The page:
Lyrics, "God"

Albert Pike foto

„We are too apt to erect our own little and narrow notions of what is right and just, into the law of justice, and to insist that God shall adopt that as His law; to measure off something with our own little tape-line, and call it God's law of justice. Continually we seek to ennoble our own ignoble love of revenge and retaliation, by misnaming it justice.“

—  Albert Pike Confederate States Army general and Freemason 1809 - 1891
Morals and Dogma of the Ancient and Accepted Scottish Rite of Freemasonry (1871), Context: Justice in no wise consists in meting out to another that exact measure of reward or punishment which we think and decree his merit, or what we call his crime, which is more often merely his error, deserves. The justice of the father is not incompatible with forgiveness by him of the errors and offences of his child. The Infinite Justice of God does not consist in meting out exact measures of punishment for human frailties and sins. We are too apt to erect our own little and narrow notions of what is right and just, into the law of justice, and to insist that God shall adopt that as His law; to measure off something with our own little tape-line, and call it God's law of justice. Continually we seek to ennoble our own ignoble love of revenge and retaliation, by misnaming it justice. Ch. III : The Master, p. 70

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Douglas William Jerrold foto

„God said, "Let us make man in our image." Man said, 'Let us make God in our image."“

—  Douglas William Jerrold English dramatist and writer 1803 - 1857
Reported in Josiah Hotchkiss Gilbert, Dictionary of Burning Words of Brilliant Writers (1895), p. 257.

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Henri-Frédéric Amiel foto

„There is but one thing needful — to possess God. All our senses, all our powers of mind and soul, all our external resources, are so many ways of approaching the divinity, so many modes of tasting and of adoring God. We must learn to detach ourselves from all that is capable of being lost, to bind ourselves absolutely only to what is absolute and eternal, and to enjoy the rest as a loan, as a usufruct…. To worship, to comprehend, to receive, to feel, to give, to act: this our law, our duty, our happiness, our heaven.“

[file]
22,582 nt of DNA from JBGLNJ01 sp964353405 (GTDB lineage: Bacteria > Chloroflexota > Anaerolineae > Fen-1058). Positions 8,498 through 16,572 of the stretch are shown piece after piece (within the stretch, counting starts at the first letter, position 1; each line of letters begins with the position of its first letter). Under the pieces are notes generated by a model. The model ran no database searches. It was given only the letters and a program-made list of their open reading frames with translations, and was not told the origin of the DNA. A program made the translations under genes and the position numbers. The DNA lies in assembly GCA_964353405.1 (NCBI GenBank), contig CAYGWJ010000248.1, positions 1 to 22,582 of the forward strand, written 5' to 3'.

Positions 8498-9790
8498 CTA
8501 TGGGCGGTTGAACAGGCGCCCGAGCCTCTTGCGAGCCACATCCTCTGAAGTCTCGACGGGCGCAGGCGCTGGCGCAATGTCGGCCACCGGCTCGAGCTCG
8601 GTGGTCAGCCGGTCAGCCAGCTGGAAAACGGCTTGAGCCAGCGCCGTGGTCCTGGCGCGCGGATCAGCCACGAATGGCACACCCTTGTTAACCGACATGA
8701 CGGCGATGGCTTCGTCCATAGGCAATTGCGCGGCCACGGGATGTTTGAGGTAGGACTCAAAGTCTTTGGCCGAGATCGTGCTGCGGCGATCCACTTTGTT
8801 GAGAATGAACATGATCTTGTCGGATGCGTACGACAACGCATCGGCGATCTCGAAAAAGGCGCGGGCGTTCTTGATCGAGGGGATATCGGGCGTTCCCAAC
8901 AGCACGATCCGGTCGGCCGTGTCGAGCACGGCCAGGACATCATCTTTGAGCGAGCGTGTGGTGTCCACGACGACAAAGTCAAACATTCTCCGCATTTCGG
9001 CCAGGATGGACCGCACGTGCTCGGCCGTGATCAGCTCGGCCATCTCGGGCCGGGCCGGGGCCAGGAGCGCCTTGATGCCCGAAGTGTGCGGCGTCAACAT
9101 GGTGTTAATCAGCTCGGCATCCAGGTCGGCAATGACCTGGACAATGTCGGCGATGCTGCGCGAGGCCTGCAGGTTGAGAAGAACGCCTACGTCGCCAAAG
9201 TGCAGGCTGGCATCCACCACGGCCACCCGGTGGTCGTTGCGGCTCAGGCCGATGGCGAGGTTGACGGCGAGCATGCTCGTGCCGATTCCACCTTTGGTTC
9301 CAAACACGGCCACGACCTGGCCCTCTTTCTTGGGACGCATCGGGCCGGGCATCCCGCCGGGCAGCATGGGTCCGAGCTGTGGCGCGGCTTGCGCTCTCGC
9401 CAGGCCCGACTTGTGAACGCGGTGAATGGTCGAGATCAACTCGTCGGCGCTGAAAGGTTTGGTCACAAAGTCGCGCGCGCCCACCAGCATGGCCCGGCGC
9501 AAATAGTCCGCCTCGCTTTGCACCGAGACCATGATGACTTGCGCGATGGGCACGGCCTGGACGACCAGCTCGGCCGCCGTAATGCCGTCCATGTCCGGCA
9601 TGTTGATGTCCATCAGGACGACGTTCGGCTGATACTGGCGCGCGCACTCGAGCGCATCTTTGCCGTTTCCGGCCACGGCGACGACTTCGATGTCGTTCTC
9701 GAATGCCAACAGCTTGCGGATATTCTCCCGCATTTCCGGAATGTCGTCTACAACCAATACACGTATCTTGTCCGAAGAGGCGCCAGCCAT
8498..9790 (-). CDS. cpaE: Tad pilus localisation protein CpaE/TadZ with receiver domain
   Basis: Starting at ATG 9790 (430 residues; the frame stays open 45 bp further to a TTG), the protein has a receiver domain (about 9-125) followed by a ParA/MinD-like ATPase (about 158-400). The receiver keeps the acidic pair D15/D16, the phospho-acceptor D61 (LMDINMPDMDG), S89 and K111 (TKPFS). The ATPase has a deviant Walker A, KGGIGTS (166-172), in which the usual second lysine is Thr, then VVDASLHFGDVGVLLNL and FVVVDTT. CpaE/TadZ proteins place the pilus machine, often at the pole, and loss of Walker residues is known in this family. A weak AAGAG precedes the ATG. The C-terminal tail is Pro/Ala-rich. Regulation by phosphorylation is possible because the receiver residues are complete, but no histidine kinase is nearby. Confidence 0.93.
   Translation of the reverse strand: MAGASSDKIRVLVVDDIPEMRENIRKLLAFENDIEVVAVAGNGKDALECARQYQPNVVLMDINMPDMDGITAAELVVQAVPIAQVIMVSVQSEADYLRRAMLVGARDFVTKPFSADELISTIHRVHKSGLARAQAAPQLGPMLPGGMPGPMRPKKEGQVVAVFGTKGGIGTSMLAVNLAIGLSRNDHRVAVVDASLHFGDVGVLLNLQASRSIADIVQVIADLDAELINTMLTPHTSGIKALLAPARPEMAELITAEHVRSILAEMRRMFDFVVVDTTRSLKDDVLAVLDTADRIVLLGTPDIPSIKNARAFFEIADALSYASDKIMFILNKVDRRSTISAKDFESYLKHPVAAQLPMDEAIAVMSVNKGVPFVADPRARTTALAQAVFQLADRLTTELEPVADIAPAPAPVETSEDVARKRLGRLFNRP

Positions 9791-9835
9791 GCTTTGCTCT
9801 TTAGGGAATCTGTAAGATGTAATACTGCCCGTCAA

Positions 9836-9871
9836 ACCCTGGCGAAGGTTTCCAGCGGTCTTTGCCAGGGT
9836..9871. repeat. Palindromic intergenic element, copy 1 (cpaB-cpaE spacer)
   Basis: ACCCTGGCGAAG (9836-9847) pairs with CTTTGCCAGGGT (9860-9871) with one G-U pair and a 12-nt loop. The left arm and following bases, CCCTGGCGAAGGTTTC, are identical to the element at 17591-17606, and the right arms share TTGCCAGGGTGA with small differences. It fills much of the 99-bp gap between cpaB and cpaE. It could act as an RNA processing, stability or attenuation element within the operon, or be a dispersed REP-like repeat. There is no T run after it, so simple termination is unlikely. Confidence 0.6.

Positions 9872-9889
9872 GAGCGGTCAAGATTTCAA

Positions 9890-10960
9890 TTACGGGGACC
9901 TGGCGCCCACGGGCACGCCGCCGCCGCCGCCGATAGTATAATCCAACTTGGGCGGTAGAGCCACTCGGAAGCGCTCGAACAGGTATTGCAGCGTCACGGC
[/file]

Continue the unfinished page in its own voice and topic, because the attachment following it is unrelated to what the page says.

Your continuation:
—  Henri-Frédéric Amiel Swiss philosopher and poet 1821 - 1881
Journal Intime (1882), Journal entries, 16 July 1848 Only one thing is necessary: to possess God — All the senses, all the forces of the soul and of the spirit, all the exterior resources are so many open outlets to the Divinity; so many ways of tasting and of adoring God. We should be able to detach ourselves from all that is perishable and cling absolutely to the eternal and the absolute and enjoy the all else as a loan, as a usufruct…. To worship, to comprehend, to receive, to feel, to give, to act: this our law, our duty, our happiness, our heaven. As translated in Bartlett's Familiar Quotations, 10th ed. (1919)

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Ethan Allen foto

„The idea of a God we infer from our experimental dependence on something superior to ourselves in wisdom, power and goodness, which we call God; our senses discover to us the works of God which we call nature, and which is a manifest demonstration of his invisible essence.“

—  Ethan Allen American general 1738 - 1789
Reason: The Only Oracle Of Man (1784), Context: The idea of a God we infer from our experimental dependence on something superior to ourselves in wisdom, power and goodness, which we call God; our senses discover to us the works of God which we call nature, and which is a manifest demonstration of his invisible essence. Thus it is from the works of nature that we deduce the knowledge of a God, and not because we have, or can have any immediate knowledge of, or revelation from him. Ch. V Section II - Containing Observations on the Providence and Agency of God, as it Respects the Natural and Moral World, with Strictures on Revelation in General